Yesterday’s post on the Australian economy sparked some discussion of its housing market. I agree – Australia’s bubble is large relative to that in the US (interestingly enough) and Canada.
The chart illustrates the price to rent ratio in Australia, Canada, France, Ireland, the UK, and the US, which measures the trade-off between owning and renting. Across country, the housing indices are not perfectly comparable – for example, Statistics Canada measures the value of new homes, while the S&P/Case-Shiller index measures repeat sales of existing homes. Furthermore, countries often measure the owner-equivalent rents differently. Nevertheless, the trends are meaningful.
Australia’s bubble was (is) big, and relative to rents, home values recently turned upward. According to Steve Keen (thank you reader VtCodger for the link), government subsidies provided households the incentive to leverage up their balance sheets while the private business sector deleveraged. Basically, the crash is yet to come.
The recent uptick in the Australian price-rent ratio, i.e., jump in housing prices relative to rents, is interesting. Notice the same is happening in the UK and Ireland; however in their cases, seriously weak economic conditions are dragging down the CPI housing index (the denominator). (In the UK, prices are likewise rising, but rents are falling faster.) As rents slide, so too will the relative attractiveness of home ownership.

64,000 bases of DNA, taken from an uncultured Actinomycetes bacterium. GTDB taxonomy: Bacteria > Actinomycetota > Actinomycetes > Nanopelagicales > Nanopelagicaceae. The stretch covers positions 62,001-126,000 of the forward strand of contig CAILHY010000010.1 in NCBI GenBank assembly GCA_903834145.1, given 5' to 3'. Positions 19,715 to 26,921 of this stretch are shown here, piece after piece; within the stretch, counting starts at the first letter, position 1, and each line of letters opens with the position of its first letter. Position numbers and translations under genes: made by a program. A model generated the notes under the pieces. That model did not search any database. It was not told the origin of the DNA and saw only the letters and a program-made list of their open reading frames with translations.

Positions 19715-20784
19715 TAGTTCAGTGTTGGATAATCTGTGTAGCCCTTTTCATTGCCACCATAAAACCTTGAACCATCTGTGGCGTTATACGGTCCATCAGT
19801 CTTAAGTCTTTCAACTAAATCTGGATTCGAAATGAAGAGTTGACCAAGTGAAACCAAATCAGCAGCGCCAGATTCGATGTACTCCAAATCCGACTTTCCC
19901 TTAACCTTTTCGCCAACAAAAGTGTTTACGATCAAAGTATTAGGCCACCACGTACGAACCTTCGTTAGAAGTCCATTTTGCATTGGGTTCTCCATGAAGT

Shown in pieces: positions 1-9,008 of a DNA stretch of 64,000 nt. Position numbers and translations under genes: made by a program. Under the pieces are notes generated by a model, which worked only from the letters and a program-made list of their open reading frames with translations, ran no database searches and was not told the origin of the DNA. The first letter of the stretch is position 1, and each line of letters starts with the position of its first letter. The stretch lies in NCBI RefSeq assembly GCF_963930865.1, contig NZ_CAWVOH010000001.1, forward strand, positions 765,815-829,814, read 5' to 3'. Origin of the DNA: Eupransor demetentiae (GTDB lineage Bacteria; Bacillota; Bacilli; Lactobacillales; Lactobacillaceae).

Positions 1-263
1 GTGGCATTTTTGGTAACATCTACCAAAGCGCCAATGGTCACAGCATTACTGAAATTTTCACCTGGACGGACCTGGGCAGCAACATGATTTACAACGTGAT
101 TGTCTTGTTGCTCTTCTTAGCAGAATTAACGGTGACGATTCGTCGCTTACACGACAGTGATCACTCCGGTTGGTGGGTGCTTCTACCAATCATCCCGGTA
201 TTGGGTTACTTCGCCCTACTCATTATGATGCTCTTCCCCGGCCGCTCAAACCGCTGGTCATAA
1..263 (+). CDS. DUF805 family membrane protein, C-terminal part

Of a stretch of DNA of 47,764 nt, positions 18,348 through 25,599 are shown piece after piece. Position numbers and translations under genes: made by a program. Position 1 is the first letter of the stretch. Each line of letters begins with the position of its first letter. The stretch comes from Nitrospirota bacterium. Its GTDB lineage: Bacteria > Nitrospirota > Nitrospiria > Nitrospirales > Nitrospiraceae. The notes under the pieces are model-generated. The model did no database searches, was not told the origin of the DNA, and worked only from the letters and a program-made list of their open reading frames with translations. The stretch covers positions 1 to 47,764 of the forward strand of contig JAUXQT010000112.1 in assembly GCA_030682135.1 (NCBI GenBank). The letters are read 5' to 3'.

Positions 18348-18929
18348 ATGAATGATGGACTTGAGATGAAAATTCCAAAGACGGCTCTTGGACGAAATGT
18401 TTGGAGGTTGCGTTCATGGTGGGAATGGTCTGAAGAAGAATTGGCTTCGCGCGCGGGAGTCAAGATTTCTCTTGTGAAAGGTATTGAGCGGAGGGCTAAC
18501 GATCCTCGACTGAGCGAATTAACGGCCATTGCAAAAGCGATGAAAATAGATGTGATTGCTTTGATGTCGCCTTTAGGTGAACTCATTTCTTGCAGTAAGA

I expect that the same will happen in the US. In Q2 2009, the S&P/Case-Shiller home price index grew 1.4%, faster than did the owner-occupied rents index in the CPI. Owner-occupied housing (see CPI table here) inflation slowed dramatically in Q2; and given the long lag on core price fluctuations, there is a very good chance that it turns negative.